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Saturday, April 19, 2014

The Reduced Christmas

Posted by Tim Stobbs on November 27, 2013

It all started with a little text asking “Would you be ok with an adult gift exchange?” from my mother-in-law to my wife.  I nearly did a dance right there.  You see my mother-in-law LOVES Christmas and has for years had the tendency to go a bit overkill on presents (at least to my taste).  I’ve noticed as I get older I really do want less stuff (let’s face it I already own most of things I want in life).  I’m more into give me a few things that I REALLY want and skip the rest (you know like the sweater you hate at once, but seem to hang onto for two years out of guilt).  I would rather spend my effort seeing people and enjoying their company than buying more stuff.

So that gift exchanged cut things back a bit more.  Yet it gave me an idea to take that to the next level and suggest to friends of ours to stop exchanging gifts for each other as well and focus on the kids instead.  They also agreed!  It seems I’m not entirely alone in getting a bit too much stuff over the holidays.

With those two agreements we have managed to take down our Christmas budget by about $250 to a total of $1335.  Actually since I’ve been keeping records, we will now only be budgeting $185 higher than our 2003 budget with no adjustment for inflation.  I should point out too, that in the 10 years of records I have we have never once went over our budget.

While I don’t think I’ll ever get down to a no gift Christmas, I am pleased to see that we have managed to resist to urge to keep expanding our shopping lists.  Yet instead I have expanded the amount of vacation I take over the holidays.  I notice having more time off just prior to Christmas I actually have time to do things and enjoy my vacation.  I don’t run around shopping, wrapping and generally losing my mind.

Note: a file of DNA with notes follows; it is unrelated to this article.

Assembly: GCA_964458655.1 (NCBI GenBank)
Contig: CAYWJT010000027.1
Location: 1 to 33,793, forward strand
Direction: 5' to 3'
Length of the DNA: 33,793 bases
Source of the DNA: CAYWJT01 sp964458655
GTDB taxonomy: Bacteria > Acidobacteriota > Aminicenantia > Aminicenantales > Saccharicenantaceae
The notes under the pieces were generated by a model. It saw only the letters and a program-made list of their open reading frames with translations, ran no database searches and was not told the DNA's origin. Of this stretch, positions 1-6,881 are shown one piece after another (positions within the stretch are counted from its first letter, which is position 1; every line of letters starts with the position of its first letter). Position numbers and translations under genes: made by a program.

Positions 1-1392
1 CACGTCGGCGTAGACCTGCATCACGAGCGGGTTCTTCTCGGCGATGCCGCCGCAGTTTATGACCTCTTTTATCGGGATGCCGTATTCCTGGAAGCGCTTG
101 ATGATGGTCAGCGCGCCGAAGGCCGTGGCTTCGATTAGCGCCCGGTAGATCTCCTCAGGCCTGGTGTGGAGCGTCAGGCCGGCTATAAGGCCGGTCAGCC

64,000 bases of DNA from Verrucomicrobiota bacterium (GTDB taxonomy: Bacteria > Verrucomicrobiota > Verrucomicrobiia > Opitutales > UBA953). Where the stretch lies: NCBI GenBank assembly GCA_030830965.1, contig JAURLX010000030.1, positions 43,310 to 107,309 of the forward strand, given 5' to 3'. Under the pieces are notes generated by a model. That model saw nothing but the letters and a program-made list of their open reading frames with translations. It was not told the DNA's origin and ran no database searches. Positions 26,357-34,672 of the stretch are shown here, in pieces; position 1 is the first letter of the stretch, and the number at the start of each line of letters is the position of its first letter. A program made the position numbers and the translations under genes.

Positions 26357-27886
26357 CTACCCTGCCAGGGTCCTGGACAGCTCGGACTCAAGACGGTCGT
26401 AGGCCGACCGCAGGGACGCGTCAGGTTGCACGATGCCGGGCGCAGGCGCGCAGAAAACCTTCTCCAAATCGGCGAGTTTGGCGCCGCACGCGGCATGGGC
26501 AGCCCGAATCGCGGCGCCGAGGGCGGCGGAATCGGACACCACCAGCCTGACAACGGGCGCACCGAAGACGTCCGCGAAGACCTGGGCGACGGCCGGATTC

Have you reduced your Christmas over the years?  Any tips on talking with friends and relatives on buying less?  Or how do you cope with all the rushing around that seems to happen?

Comments

10 Responses to “The Reduced Christmas”
  1. Mike says:

    “I REALLY want and skip the rest (you know like the sweater you hate at once, but seem to hang onto for two years out of guilt).”

    OK, I’m a scrooge. I don’t want gifts. I wait till guests leave and throw the stuff in the garbage. It’s brand new I know and I could donate, but it frustrates me so much I just get rid of it as soon as possible.

  2. Edward says:

    The “no gifts between adults” suggestion came up a few years ago and resulted in a furious debate in our family. As the eldest, I suggested, “OK then–why don’t we all just cook things and bring a lot of food to share on Christmas Eve?” (The nature of compromise is that not all sides are happy but they reluctantly agree to a middle ground.)

    It slowly evolved one step further where we don’t bother to buy our nieces and nephews anything. Their respective parents buy the gifts. Surprisingly, this came not from cheapness or a financial aspect but because the parents realized their kids had way, way, WAY too many toys already at home. It was a physical space/overwhelming/battery issue really.

    The grandparents are still allowed to buy gifts for the kids though. And we usually pick up something for them in return. So, there’s still a little bit of gift opening on Christmas Eve.

    It’s way more fun now–relaxed, less money, and less work than ever before. Less ripped up wrapping paper chaos, less packaging junk, less crying, less fighting over toys, less being disappointed in what your sibling bought you after you put so much time and though into theirs. Our family now looks forward to the exotic dishes each other will make. (I make Russian borscht and a big pot of hot, strong, mulled wine to help smooth everything over.) :D

  3. James Brown says:

    We’ve been doing the reduced Christmas thing for a while, and slowly bringing our extended families in-line. We started one year by, instead of giving gifts, we made charitable donations in various peoples names. We encouraged our kids to re-gift: they go through toys they no longer need or use, clean them up, and give them to someone who things they would like it. It helps that most of our nieces and nephews are younger.

  4. Devin says:

    Last year we reduced in gift giving and replaced with charity giving. The budget stayed the same. We asked that no one purchase my wife and I gifts and instead donate the value that they would have spent on us to a local charity. We live a province away from our families and shipping gifts when you can’t be there is such a waste in our minds. We did ask if they would still like a gift from us. To our surprise everyone except my father said yes. It was very telling in my opinion. It made me feel that the stuff was more important than the gesture. This year it has reduced to 1 adult gift exchange within the family. Draw names and only by for the one individual. Next I am hoping donations only. Slowly but surely we will get out of the commercialization of the season and focus on what is truly important. One another’s company and appreciating what we have. Our health, our happiness and family.

  5. Hilary says: